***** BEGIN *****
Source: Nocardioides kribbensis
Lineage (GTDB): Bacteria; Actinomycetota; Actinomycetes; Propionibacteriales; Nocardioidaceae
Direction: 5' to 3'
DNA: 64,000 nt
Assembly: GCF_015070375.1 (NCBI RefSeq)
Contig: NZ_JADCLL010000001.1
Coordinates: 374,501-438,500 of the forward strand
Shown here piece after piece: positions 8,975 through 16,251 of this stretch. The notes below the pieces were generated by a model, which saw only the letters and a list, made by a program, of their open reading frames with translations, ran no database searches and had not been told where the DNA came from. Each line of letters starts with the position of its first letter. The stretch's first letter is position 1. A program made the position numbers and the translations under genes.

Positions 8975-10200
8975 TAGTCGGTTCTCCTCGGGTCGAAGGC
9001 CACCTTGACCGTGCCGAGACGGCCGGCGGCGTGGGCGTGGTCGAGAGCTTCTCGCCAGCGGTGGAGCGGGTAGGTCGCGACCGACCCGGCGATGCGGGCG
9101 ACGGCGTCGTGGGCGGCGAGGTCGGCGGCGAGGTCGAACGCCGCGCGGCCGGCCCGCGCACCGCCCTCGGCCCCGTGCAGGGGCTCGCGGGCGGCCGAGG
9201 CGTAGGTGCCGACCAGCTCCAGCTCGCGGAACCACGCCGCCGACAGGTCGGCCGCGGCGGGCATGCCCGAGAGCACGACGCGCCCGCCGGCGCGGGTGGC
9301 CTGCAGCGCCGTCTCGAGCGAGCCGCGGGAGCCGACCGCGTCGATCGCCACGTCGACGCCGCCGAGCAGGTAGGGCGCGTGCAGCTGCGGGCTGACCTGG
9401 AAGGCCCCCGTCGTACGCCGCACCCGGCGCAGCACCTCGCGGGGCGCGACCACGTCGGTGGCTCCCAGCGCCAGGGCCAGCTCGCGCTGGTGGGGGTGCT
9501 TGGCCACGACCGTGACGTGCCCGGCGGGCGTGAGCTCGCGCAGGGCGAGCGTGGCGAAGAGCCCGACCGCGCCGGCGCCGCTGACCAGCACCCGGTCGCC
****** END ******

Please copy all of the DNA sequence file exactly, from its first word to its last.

Source: Nocardioides kribbensis
Lineage (GTDB): Bacteria; Actinomycetota; Actinomycetes; Propionibacteriales; Nocardioidaceae
Direction: 5' to 3'
DNA: 64,000 nt
Assembly: GCF_015070375.1 (NCBI RefSeq)
Contig: NZ_JADCLL010000001.1
Coordinates: 374,501-438,500 of the forward strand
Shown here piece after piece: positions 8,975 through 16,251 of this stretch. The notes below the pieces were generated by a model, which saw only the letters and a list, made by a program, of their open reading frames with translations, ran no database searches and had not been told where the DNA came from. Each line of letters starts with the position of its first letter. The stretch's first letter is position 1. A program made the position numbers and the translations under genes.

Positions 8975-10200
8975 TAGTCGGTTCTCCTCGGGTCGAAGGC
9001 CACCTTGACCGTGCCGAGACGGCCGGCGGCGTGGGCGTGGTCGAGAGCTTCTCGCCAGCGGTGGAGCGGGTAGGTCGCGACCGACCCGGCGATGCGGGCG
9101 ACGGCGTCGTGGGCGGCGAGGTCGGCGGCGAGGTCGAACGCCGCGCGGCCGGCCCGCGCACCGCCCTCGGCCCCGTGCAGGGGCTCGCGGGCGGCCGAGG
9201 CGTAGGTGCCGACCAGCTCCAGCTCGCGGAACCACGCCGCCGACAGGTCGGCCGCGGCGGGCATGCCCGAGAGCACGACGCGCCCGCCGGCGCGGGTGGC
9301 CTGCAGCGCCGTCTCGAGCGAGCCGCGGGAGCCGACCGCGTCGATCGCCACGTCGACGCCGCCGAGCAGGTAGGGCGCGTGCAGCTGCGGGCTGACCTGG
9401 AAGGCCCCCGTCGTACGCCGCACCCGGCGCAGCACCTCGCGGGGCGCGACCACGTCGGTGGCTCCCAGCGCCAGGGCCAGCTCGCGCTGGTGGGGGTGCT
9501 TGGCCACGACCGTGACGTGCCCGGCGGGCGTGAGCTCGCGCAGGGCGAGCGTGGCGAAGAGCCCGACCGCGCCGGCGCCGCTGACCAGCACCCGGTCGCC